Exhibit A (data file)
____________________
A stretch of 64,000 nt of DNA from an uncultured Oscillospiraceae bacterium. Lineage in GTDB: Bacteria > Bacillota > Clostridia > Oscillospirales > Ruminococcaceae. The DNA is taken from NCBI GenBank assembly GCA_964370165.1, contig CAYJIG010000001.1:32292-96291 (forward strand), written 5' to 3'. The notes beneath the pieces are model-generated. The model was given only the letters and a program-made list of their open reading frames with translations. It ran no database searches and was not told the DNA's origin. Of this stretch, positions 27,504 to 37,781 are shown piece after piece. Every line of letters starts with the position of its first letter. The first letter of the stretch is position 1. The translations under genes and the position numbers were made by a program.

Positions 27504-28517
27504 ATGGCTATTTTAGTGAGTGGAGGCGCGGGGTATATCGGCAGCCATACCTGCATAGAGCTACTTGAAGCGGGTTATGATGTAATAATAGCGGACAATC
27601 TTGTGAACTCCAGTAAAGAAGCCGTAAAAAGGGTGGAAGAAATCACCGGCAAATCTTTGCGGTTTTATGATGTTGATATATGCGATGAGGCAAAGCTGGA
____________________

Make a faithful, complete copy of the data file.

A stretch of 64,000 nt of DNA from an uncultured Oscillospiraceae bacterium. Lineage in GTDB: Bacteria > Bacillota > Clostridia > Oscillospirales > Ruminococcaceae. The DNA is taken from NCBI GenBank assembly GCA_964370165.1, contig CAYJIG010000001.1:32292-96291 (forward strand), written 5' to 3'. The notes beneath the pieces are model-generated. The model was given only the letters and a program-made list of their open reading frames with translations. It ran no database searches and was not told the DNA's origin. Of this stretch, positions 27,504 to 37,781 are shown piece after piece. Every line of letters starts with the position of its first letter. The first letter of the stretch is position 1. The translations under genes and the position numbers were made by a program.

Positions 27504-28517
27504 ATGGCTATTTTAGTGAGTGGAGGCGCGGGGTATATCGGCAGCCATACCTGCATAGAGCTACTTGAAGCGGGTTATGATGTAATAATAGCGGACAATC
27601 TTGTGAACTCCAGTAAAGAAGCCGTAAAAAGGGTGGAAGAAATCACCGGCAAATCTTTGCGGTTTTATGATGTTGATATATGCGATGAGGCAAAGCTGGA